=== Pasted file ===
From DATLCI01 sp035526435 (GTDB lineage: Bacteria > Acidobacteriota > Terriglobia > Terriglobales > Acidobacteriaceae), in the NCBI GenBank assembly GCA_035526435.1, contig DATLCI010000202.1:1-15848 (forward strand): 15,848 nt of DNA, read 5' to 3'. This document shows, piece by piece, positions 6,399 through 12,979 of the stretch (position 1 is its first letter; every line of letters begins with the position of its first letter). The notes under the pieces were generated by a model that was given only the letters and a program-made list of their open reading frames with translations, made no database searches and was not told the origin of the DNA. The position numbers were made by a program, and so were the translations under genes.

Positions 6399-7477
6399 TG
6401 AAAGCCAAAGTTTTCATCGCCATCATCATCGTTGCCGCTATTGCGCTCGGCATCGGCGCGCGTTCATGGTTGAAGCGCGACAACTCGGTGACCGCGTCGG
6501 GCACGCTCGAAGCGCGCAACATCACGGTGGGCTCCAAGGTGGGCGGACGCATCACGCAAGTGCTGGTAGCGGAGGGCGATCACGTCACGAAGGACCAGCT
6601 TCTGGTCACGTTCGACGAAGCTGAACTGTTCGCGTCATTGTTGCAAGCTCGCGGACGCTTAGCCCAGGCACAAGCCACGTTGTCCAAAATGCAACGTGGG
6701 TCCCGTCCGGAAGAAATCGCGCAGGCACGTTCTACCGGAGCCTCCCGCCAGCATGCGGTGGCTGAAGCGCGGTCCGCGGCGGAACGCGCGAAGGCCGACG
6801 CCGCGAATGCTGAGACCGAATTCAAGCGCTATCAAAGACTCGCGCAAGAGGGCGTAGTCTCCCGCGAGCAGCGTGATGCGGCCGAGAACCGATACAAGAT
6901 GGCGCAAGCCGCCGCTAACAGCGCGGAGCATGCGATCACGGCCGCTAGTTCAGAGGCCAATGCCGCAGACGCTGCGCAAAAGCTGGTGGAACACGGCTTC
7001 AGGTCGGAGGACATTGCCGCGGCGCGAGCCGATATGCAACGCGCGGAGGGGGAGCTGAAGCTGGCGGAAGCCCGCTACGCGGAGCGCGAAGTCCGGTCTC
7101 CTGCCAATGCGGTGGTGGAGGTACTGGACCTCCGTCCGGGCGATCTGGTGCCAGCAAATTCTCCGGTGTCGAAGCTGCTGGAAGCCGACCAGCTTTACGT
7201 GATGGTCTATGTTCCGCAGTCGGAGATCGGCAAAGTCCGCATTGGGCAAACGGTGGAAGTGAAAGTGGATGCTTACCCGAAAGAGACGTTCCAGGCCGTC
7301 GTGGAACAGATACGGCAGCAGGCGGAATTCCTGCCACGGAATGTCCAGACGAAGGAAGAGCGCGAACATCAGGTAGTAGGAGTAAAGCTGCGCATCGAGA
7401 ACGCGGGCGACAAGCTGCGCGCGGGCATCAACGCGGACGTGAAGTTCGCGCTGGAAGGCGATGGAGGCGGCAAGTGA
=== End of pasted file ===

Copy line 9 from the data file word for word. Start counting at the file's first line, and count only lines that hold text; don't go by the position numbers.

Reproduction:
6901 GGCGCAAGCCGCCGCTAACAGCGCGGAGCATGCGATCACGGCCGCTAGTTCAGAGGCCAATGCCGCAGACGCTGCGCAAAAGCTGGTGGAACACGGCTTC